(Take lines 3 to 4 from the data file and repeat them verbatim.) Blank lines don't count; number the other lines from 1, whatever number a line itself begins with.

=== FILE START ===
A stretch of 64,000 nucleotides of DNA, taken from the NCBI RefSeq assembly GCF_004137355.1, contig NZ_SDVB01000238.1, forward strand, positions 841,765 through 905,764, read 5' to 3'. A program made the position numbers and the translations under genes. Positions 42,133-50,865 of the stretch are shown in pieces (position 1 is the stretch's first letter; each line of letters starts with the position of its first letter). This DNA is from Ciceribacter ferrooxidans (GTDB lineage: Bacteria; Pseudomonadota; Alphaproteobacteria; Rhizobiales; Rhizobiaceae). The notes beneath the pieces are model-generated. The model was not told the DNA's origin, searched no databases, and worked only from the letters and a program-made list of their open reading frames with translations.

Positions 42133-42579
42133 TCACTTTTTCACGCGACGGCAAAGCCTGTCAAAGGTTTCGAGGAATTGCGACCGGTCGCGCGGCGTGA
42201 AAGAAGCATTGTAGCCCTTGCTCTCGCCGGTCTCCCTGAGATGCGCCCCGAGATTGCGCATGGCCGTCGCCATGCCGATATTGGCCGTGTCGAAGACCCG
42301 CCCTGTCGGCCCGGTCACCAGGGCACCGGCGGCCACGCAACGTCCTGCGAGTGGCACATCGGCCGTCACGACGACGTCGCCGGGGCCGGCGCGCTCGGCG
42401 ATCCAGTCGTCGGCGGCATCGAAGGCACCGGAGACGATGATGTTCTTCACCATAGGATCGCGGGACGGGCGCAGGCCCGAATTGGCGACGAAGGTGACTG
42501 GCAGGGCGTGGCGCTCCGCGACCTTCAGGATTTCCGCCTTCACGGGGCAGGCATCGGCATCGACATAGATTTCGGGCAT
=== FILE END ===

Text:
42133 TCACTTTTTCACGCGACGGCAAAGCCTGTCAAAGGTTTCGAGGAATTGCGACCGGTCGCGCGGCGTGA
42201 AAGAAGCATTGTAGCCCTTGCTCTCGCCGGTCTCCCTGAGATGCGCCCCGAGATTGCGCATGGCCGTCGCCATGCCGATATTGGCCGTGTCGAAGACCCG